1995
The Stranger Had a Gun

“The Stranger Had a Gun,” Ensign, June 1995, 62

The Stranger Had a Gun

A few years ago I returned from a shopping errand to my van in the parking lot. Just as I finished loading my purchases and buckling my fourteen-month-old baby, Derek, into his seat, a stranger approached me with a gun in his hand and told me to get into my van. I was so scared I didn’t know what to do. My main concern was Derek, strapped in the back seat—how could I protect him? I cried out, “Heavenly Father, please help me!”

When the man got into my van, I panicked and ran, shouting for help. I heard a shot and felt something hit me; a bullet had grazed me just below my shoulder blade. Looking back, I saw that the man was now pointing his gun at Derek. I ran back to the van’s side door and screamed again for help. A second bullet fired at point-blank range hit me in the chin, shattering my lower jaw. I fell to the pavement and watched as the attacker drove off with my baby.

Fortunately, a nearby nurse and paramedic gave me first aid, and a helicopter soon arrived to take me to the hospital. I was in surgery for five hours. The bullet had gone under my tongue, shaved the optic nerve, passed between the spinal cord and another main nerve, and exited through the back of my neck. Doctors were amazed that I wasn’t paralyzed or dead, but I knew that Heavenly Father had preserved my life.

While I was under anesthetic, my husband appeared on a television newscast to offer a reward for the safe return of our son. We felt confident that Derek would return to us because I had been promised in a priesthood administration that I would be reunited with my family. The blessing also promised me a return to complete health.

At around ten o’clock that night, a car traveling down a four-lane road swerved to miss a tiny figure. Immediately recognizing the child from the newscast, the occupants of the car pulled over and rescued him. Derek’s blanket was found beside the roadway within three feet of an open manhole. I cannot express the joy and thankfulness I felt when I awoke to find my baby safe and well in the arms of his father.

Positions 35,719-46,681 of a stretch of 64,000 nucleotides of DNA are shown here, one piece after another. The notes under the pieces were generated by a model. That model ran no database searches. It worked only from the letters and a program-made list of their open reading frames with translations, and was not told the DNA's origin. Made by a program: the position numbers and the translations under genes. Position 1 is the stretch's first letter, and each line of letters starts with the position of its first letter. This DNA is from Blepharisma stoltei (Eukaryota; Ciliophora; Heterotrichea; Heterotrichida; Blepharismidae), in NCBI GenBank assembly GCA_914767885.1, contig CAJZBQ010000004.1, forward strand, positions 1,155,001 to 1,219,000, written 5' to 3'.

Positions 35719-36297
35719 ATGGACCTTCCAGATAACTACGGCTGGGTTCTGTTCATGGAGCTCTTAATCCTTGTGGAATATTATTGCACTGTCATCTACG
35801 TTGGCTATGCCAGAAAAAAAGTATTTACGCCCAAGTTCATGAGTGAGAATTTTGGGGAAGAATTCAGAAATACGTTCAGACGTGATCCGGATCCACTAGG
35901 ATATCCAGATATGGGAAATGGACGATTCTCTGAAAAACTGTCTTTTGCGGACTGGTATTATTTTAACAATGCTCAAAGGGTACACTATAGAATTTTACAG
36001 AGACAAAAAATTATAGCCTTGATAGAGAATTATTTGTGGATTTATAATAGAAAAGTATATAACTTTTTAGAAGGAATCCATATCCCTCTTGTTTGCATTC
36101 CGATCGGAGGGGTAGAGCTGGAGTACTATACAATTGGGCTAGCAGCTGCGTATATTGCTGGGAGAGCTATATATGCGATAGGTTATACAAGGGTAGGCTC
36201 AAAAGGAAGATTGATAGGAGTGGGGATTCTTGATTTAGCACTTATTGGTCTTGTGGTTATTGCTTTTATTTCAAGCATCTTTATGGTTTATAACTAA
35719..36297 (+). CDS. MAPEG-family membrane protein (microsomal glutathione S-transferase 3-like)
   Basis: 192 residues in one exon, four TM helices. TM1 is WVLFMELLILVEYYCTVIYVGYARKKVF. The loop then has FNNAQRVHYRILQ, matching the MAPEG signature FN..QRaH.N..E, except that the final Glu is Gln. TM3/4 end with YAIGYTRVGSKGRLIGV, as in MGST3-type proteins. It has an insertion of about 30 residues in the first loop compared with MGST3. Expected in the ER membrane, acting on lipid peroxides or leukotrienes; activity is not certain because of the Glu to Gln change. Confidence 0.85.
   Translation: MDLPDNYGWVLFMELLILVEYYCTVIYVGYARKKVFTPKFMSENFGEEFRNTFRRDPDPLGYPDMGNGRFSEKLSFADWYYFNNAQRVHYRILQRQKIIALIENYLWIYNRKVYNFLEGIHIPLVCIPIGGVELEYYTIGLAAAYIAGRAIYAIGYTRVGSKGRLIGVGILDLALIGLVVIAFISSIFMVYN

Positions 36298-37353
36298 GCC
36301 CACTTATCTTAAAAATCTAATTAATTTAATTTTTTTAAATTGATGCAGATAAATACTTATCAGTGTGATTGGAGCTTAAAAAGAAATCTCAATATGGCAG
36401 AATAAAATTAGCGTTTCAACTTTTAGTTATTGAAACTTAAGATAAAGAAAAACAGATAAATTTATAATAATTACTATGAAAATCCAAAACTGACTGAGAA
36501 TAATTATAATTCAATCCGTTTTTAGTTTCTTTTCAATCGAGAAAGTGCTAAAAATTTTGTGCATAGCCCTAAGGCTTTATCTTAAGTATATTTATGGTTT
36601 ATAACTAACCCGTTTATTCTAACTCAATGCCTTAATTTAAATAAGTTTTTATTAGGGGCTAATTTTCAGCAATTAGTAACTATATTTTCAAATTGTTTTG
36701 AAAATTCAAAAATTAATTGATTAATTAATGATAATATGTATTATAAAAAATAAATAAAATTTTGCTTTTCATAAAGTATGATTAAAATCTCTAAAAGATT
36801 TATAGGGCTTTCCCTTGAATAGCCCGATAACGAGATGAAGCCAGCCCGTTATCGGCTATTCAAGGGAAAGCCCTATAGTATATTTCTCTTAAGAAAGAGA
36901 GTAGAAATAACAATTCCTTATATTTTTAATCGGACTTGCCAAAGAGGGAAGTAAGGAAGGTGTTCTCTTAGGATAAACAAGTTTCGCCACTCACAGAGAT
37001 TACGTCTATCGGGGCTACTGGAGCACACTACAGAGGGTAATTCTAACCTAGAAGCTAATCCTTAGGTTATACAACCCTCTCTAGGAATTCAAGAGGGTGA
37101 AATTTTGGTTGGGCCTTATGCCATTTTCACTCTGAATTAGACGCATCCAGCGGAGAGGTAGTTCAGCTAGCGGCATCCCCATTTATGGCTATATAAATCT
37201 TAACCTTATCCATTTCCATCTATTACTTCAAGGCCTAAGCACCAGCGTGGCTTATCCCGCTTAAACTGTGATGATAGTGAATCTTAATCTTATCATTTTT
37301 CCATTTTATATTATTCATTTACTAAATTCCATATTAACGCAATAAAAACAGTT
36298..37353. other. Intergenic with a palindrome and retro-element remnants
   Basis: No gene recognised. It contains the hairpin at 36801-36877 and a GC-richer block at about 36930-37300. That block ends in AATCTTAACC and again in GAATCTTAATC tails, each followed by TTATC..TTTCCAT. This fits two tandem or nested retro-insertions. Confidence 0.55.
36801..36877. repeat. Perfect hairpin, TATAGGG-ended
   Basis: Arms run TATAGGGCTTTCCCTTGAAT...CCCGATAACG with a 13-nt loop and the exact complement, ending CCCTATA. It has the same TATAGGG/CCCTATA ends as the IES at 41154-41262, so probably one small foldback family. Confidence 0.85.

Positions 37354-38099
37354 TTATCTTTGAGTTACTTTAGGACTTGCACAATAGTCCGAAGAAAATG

I was in the hospital for ten days, and my mouth was wired for five months. My eight operations have included bone grafts from my hip to my jaw. During my recovery, I discovered I was pregnant. I thought about all the anesthetics and drugs that had been administered to me and all the operations that still lay ahead—how would they affect our baby? The timing seemed so bad. And then, four and a half months after the attack, little Derek died in an accident at home. I found it very difficult to accept that my son had been preserved through the kidnapping only to be taken such a short time later. However, the Lord helped me in my grief.

Just over a month after Derek died, our baby Richard was born ten weeks early. What a blessing he has been in our lives! And one year later our daughter Felicity was born—ten weeks early and on Derek’s birthday! I like to think that the Lord knew that a new son and daughter would help my husband and me heal from our tragedies. Through the ordeals, I have developed a greater appreciation for life, and my testimony of the priesthood has been strengthened. We are grateful that no matter what happens to us on this earth, our family—including Derek—can be together for eternity.